dt_cls_fit <- dt_cls_spec %>% fit(Class ~ ., data = data_train)
  dt_cls_fit
  ## parsnip model object
  ## 
  ## Fit time:  7ms 
  ## n= 781 
  ## 
  ## node), split, n, loss, yval, (yprob)
  ##       * denotes terminal node
  ## 
  ##  1) root 781 348 Class1 (0.5544174 0.4455826)  
  ##    2) B< 1.495535 400  61 Class1 (0.8475000 0.1525000) *
  ##    3) B>=1.495535 381  94 Class2 (0.2467192 0.7532808)  
  ##      6) B< 2.079458 191  70 Class2 (0.3664921 0.6335079)  
  ##       12) A>=2.572663 48  13 Class1 (0.7291667 0.2708333) *
  ##       13) A< 2.572663 143  35 Class2 (0.2447552 0.7552448) *
  ##      7) B>=2.079458 190  24 Class2 (0.1263158 0.8736842) *

The holdout data can be predicted for both hard class predictions and probabilities. We’ll bind these together into one tibble:

  bind_cols(
    predict(dt_cls_fit, data_test),
    predict(dt_cls_fit, data_test, type = "prob")
  )
  ## # A tibble: 10 × 3
  ##    .pred_class .pred_Class1 .pred_Class2
  ##    <fct>              <dbl>        <dbl>
  ##  1 Class2             0.245        0.755
  ##  2 Class1             0.848        0.152
  ##  3 Class1             0.848        0.152
  ##  4 Class1             0.729        0.271
  ##  5 Class1             0.729        0.271
  ##  6 Class2             0.126        0.874
  ##  7 Class2             0.245        0.755
  ##  8 Class2             0.245        0.755
  ##  9 Class1             0.848        0.152
  ## 10 Class2             0.126        0.874

With the "C5.0" engine

Classification Example

The example data has two predictors and an outcome with two classes. Both predictors are in the same units

  library(tidymodels)
  tidymodels_prefer()
  data(two_class_dat)
  
  data_train <- two_class_dat[-(1:10), ]
  data_test  <- two_class_dat[  1:10 , ]

We can define the model with specific parameters:

  dt_cls_spec <- 
    decision_tree(min_n = 2) %>% 
    set_mode("classification") %>% 
    set_engine("C5.0")
  dt_cls_spec
  ## Decision Tree Model Specification (classification)
  ## 
  ## Main Arguments:
  ##   min_n = 2
  ## 
  ## Computational engine: C5.0

Now we create the model fit object:

  set.seed(1)
  dt_cls_fit <- dt_cls_spec %>% fit(Class ~ ., data = data_train)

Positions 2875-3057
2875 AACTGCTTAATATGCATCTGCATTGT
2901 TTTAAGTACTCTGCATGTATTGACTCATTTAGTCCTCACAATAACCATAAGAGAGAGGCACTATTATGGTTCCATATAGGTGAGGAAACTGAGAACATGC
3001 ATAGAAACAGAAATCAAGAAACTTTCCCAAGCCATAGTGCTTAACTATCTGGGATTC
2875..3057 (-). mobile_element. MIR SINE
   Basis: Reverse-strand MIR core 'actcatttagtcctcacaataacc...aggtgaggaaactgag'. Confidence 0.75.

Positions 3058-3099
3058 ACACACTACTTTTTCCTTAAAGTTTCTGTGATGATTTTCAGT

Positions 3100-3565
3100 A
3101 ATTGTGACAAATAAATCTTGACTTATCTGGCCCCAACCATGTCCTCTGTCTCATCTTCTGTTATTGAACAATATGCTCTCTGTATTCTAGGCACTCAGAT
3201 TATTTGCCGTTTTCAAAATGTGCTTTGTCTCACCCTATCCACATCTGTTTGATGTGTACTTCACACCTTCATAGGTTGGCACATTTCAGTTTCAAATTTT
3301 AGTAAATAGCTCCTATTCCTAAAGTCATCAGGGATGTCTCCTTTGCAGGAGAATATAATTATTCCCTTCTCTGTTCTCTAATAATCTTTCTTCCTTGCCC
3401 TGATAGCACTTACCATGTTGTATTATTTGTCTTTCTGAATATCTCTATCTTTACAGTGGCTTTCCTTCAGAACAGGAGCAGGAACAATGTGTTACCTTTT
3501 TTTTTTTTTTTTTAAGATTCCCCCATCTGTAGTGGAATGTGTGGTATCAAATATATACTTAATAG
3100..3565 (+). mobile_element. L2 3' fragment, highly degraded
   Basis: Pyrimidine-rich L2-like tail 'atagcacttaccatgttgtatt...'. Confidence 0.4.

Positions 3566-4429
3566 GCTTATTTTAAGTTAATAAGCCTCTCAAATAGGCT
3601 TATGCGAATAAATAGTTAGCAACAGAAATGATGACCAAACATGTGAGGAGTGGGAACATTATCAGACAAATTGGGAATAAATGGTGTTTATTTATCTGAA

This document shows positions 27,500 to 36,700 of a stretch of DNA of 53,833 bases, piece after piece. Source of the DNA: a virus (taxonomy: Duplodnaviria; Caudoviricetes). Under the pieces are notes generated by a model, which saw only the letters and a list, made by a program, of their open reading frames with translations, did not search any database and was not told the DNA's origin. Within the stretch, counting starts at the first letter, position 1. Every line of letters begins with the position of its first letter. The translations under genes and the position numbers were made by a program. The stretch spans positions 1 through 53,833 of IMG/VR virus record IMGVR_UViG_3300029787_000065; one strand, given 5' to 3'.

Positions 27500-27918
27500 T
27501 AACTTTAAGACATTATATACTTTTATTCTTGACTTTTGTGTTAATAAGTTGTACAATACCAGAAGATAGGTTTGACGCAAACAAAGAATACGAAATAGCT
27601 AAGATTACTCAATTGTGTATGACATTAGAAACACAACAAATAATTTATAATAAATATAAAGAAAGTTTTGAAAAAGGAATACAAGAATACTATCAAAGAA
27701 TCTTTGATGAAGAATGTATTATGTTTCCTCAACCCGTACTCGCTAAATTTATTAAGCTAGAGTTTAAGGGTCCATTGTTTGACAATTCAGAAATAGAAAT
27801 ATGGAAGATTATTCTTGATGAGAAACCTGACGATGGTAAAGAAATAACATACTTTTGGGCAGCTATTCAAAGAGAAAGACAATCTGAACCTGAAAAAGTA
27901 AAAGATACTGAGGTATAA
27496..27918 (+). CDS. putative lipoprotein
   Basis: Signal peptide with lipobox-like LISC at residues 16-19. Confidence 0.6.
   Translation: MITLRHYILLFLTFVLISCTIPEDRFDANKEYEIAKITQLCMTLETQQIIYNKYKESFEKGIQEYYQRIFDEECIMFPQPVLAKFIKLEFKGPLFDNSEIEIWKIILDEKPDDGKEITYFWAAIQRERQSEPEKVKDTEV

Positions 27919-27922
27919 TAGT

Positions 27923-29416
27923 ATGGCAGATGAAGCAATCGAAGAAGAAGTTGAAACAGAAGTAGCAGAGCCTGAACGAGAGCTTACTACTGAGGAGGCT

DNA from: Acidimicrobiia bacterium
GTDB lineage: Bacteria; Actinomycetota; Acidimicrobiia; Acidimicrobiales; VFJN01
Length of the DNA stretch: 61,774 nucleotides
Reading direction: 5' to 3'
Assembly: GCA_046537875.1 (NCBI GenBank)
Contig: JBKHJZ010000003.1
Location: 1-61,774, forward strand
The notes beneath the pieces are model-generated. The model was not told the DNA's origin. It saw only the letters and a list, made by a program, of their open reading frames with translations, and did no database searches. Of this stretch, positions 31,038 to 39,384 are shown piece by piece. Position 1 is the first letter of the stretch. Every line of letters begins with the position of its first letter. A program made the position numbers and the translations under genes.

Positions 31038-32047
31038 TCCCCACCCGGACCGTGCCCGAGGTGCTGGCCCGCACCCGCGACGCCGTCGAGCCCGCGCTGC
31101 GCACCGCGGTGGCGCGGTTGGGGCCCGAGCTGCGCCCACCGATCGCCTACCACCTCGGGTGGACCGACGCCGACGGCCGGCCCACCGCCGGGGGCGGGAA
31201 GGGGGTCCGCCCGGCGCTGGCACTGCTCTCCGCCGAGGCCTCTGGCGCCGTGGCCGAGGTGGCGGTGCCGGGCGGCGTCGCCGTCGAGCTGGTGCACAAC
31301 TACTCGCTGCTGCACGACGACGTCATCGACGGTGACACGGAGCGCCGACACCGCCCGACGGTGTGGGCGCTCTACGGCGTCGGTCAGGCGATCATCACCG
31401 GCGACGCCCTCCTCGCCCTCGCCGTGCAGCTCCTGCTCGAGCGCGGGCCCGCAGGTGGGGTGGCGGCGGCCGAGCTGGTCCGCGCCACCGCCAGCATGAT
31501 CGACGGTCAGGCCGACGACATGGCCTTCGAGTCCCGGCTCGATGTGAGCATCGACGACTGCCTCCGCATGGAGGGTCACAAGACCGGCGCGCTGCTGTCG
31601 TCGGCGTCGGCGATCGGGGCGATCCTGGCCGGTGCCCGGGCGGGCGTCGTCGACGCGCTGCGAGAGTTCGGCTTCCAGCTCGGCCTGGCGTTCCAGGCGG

dt_cls_fit
  ## parsnip model object
  ## 
  ## Fit time:  13ms 
  ## 
  ## Call:
  ## C5.0.default(x = x, y = y, trials = 1, control = C50::C5.0Control(minCases =
  ##  2, sample = 0))
  ## 
  ## Classification Tree
  ## Number of samples: 781 
  ## Number of predictors: 2 
  ## 
  ## Tree size: 4 
  ## 
  ## Non-standard options: attempt to group attributes

The holdout data can be predicted for both hard class predictions and probabilities. We’ll bind these together into one tibble:

  bind_cols(
    predict(dt_cls_fit, data_test),
    predict(dt_cls_fit, data_test, type = "prob")
  )
  ## # A tibble: 10 × 3
  ##    .pred_class .pred_Class1 .pred_Class2
  ##    <fct>              <dbl>        <dbl>
  ##  1 Class2             0.233        0.767
  ##  2 Class1             0.847        0.153
  ##  3 Class1             0.847        0.153
  ##  4 Class1             0.727        0.273
  ##  5 Class1             0.727        0.273
  ##  6 Class2             0.118        0.882
  ##  7 Class2             0.233        0.767
  ##  8 Class2             0.233        0.767
  ##  9 Class1             0.847        0.153
  ## 10 Class2             0.118        0.882

linear_reg() models

With the "lm" engine

Regression Example

We’ll model the ridership on the Chicago elevated trains as a function of the 14 day lagged ridership at two stations. The two predictors are in the same units (rides per day/1000) and do not need to be normalized. All but the last week of data are used for training. The last week will be predicted after the model is fit.

  library(tidymodels)
  tidymodels_prefer()
  data(Chicago)
  
  n <- nrow(Chicago)
  Chicago <- Chicago %>% select(ridership, Clark_Lake, Quincy_Wells)
  
  Chicago_train <- Chicago[1:(n - 7), ]
  Chicago_test <- Chicago[(n - 6):n, ]

We can define the model with specific parameters:

  linreg_reg_spec <- 
    linear_reg() %>% 
    set_engine("lm")
  linreg_reg_spec
  ## Linear Regression Model Specification (regression)
  ## 
  ## Computational engine: lm

Now we create the model fit object:

  set.seed(1)
  linreg_reg_fit <- linreg_reg_spec %>% fit(ridership ~ ., data = Chicago_train)
  linreg_reg_fit
  ## parsnip model object
  ## 
  ## Fit time:  3ms 
  ## 
  ## Call:
  ## stats::lm(formula = ridership ~ ., data = data)
  ## 
  ## Coefficients:
  ##  (Intercept)    Clark_Lake  Quincy_Wells  
  ##       1.6624        0.7738        0.2557

The holdout data can be predicted:

  predict(linreg_reg_fit, Chicago_test)
  ## # A tibble: 7 × 1
  ##   .pred
  ##   <dbl>
  ## 1 20.3 
  ## 2 20.5 
  ## 3 20.8 
  ## 4 20.5 
  ## 5 18.8 
  ## 6  7.45
  ## 7  7.02

With the "glmnet" engine

Regression Example

We’ll model the ridership on the Chicago elevated trains as a function of the 14 day lagged ridership at two stations. The two predictors are in the same units (rides per day/1000) and do not need to be normalized. All but the last week of data are used for training. The last week will be predicted after the model is fit.

  library(tidymodels)
  tidymodels_prefer()
  data(Chicago)
  
  n <- nrow(Chicago)
  Chicago <- Chicago %>% select(ridership, Clark_Lake, Quincy_Wells)
  
  Chicago_train <- Chicago[1:(n - 7), ]
  Chicago_test <- Chicago[(n - 6):n, ]

We can define the model with specific parameters:

  linreg_reg_spec <- 
    linear_reg(penalty = 0.1) %>% 
    set_engine("glmnet")
  linreg_reg_spec
  ## Linear Regression Model Specification (regression)
  ## 
  ## Main Arguments:
  ##   penalty = 0.1
  ## 
  ## Computational engine: glmnet

Now we create the model fit object:

  set.seed(1)